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We can no longer hold out hope that it was an AI-generated deep fake. Last autumn, Rishi Sunak really did interview Elon Musk on stage. To repeat, a serving head of government took the junior role to a businessman at a public event. As piercing and Socratic as his questions were (“What is it that you are particularly excited about?”), Sunak demeaned his office.
But he was also going with the grain of world events. Musk is a mostly benign example of a wider trend: the bleeding of power from the state. He has a larger space programme than all but a few national governments. He has had a thumb on the scales of the war in Ukraine through his Starlink satellites.
The darker side of this phenomenon is on show in the Middle East. Neither Hamas nor the Houthis are a state. Yet one has turned the politics of the region upside down and the other has its hand from time to time around a chokepoint of world trade.
Whichever entity killed three US soldiers in Jordan over the weekend wasn’t a sovereign power either, even if it has the backing of one, Iran, which itself has exchanged fire with irregular Sunni forces in Pakistan. Four months ago, the US had hopes of deprioritising the Middle East. It is now anxious to ensure that no terrorist there turns out to be the Gavrilo Princip of this century: the author of a wider war.
On current evidence, the winner of the post-American world isn’t China. It is the non-state actor. Whether good, bad or hard-to-place, these thrive when no nation is strong enough to command the global or even regional picture.
The US now accounts for about a quarter of nominal world economic output. China has a bit less and, to the extent that it can be referred to in the singular, so does the EU. Nor, before we reach for our Gramsci, is this state of affairs an “interregnum”, in which “the old is dying and the new cannot be born”. The “new” world order should be even more fragmented, not less, assuming that India joins the top economic weight-class at some point. Calling this distribution of power “multipolar” seems ever more quaint. It is “non-polar”.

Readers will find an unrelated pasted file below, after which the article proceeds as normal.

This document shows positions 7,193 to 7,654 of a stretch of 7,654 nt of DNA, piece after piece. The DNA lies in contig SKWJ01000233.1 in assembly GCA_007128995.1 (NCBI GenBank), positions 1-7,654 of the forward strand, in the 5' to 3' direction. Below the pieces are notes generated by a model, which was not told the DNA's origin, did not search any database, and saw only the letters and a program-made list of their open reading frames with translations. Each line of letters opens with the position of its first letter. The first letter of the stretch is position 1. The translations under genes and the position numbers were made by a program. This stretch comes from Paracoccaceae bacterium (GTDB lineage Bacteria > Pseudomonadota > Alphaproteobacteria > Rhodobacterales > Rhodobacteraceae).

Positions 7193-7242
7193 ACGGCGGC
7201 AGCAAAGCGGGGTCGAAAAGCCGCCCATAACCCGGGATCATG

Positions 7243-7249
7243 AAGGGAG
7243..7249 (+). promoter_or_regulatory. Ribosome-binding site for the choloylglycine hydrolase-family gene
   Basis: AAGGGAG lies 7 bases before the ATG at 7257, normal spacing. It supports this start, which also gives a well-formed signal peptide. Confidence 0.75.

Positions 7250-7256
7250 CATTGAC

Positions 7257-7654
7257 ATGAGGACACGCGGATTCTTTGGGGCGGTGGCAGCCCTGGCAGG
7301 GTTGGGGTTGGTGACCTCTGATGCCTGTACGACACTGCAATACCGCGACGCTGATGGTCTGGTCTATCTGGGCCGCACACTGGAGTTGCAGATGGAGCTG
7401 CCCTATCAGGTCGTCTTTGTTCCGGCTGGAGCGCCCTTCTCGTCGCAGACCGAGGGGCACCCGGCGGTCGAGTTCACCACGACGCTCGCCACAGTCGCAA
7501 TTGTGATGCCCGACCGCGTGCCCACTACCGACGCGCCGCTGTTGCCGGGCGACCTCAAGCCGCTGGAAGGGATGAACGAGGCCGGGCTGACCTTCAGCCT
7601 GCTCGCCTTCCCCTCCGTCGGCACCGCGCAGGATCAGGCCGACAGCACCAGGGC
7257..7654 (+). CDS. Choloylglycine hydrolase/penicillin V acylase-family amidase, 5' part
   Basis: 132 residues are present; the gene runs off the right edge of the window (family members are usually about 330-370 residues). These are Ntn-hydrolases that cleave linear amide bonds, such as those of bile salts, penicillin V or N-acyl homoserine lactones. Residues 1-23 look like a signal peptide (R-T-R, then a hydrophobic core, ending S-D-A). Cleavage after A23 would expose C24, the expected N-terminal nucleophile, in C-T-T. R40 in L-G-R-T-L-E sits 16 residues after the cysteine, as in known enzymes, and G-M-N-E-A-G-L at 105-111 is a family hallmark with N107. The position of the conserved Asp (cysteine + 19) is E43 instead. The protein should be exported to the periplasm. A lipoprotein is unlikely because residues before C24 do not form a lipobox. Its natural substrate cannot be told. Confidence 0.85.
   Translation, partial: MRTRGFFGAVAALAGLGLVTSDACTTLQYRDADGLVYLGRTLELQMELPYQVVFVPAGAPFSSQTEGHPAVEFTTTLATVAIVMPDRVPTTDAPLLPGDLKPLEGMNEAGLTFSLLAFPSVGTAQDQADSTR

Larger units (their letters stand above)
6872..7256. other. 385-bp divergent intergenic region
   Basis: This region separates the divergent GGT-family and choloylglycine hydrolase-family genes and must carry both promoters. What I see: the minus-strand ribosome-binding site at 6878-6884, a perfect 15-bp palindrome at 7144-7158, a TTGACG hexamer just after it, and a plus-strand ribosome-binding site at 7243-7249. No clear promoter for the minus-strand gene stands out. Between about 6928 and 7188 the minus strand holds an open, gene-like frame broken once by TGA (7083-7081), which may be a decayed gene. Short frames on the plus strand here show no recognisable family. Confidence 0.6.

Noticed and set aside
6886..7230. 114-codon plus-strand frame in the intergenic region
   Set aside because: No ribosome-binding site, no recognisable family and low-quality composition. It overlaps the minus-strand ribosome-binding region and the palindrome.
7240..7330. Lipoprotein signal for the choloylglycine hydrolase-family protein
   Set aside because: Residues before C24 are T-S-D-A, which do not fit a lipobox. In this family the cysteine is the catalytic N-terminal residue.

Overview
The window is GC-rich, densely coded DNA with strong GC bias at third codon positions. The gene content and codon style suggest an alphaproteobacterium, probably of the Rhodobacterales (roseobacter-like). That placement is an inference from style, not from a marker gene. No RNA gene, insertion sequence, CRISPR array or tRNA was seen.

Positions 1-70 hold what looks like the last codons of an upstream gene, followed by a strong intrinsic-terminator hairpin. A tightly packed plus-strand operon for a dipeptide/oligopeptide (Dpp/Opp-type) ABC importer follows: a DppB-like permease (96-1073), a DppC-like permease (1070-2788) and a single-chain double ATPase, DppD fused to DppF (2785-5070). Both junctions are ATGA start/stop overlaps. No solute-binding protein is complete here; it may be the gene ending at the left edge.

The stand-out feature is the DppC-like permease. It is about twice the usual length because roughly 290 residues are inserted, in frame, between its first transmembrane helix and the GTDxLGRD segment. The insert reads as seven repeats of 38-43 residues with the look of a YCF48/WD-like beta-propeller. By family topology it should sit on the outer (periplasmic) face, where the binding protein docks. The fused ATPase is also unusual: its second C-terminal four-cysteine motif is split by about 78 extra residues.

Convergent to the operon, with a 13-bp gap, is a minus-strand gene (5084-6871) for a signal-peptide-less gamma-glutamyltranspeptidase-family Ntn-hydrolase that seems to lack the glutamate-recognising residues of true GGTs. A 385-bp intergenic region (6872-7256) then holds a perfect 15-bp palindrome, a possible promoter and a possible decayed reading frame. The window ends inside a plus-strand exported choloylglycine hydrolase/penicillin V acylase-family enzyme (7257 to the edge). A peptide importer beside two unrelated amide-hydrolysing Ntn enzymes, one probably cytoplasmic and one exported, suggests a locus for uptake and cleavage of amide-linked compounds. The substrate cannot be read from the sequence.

The Middle East isn’t unique in its chaos. (In fact, as its non-state actors are often the proxies of this or that sovereign government, there is a perverse shape to events.) Ecuador, once a model of order in its own region, is succumbing to drug gangs. The Sahel is so rife with jihadis and secular bandits that France, not known for shyness in its former colonies, gave up a long counterinsurgent mission there. There is large-scale irregular migration across the southern frontiers of Europe and America.
According to the International Committee of the Red Cross, the number of “armed groups of humanitarian concern” in the world has consistently exceeded 450 over the past five years. Some 195mn people live under the control — whether settled or “fluid” — of such informal forces.
We are meant to be living through the comeback of the state, remember. The big political arrivals of the last decade — Brexit, Donald Trump, Xi Jinping — suggested a worldwide longing for sovereign grip after several decades of fashionable looseness. Some of that has been borne out. There is a new dirigisme in once liberal economies. But if some states are strengthening within their borders (which, from Yemen to crime-tormented Sweden, several aren’t) they are less and less able to prop others up elsewhere. None has quite enough clout, even in combination with allies. The result is ungoverned space.
For millennia, there was little or no economic growth. Then, from the late 1700s, it blossomed. What happened? Industrialisation, yes, but also the modern state, which turned miscellaneous lands into integrated markets and provided the order within which commercial exchange could happen. The state, if we define it as that which has a monopoly on the legitimate use of violence within a given area, is there with agriculture and electricity among the greatest inventions of the species. If it is giving way to sub-state, non-state and anti-state forces, the implications for a large share of humankind are dire.
The question is whether those who cheer the end of that American order will now see it for what it always was: a kind of global public good. Iran? Unlikely. Russia too, a western spy once put it to me, regards a “lose-lose as a win for them”. But there are countries in the grudging but not quite hostile camp that must be finding a decentralised world nicer as an idea than as an experience.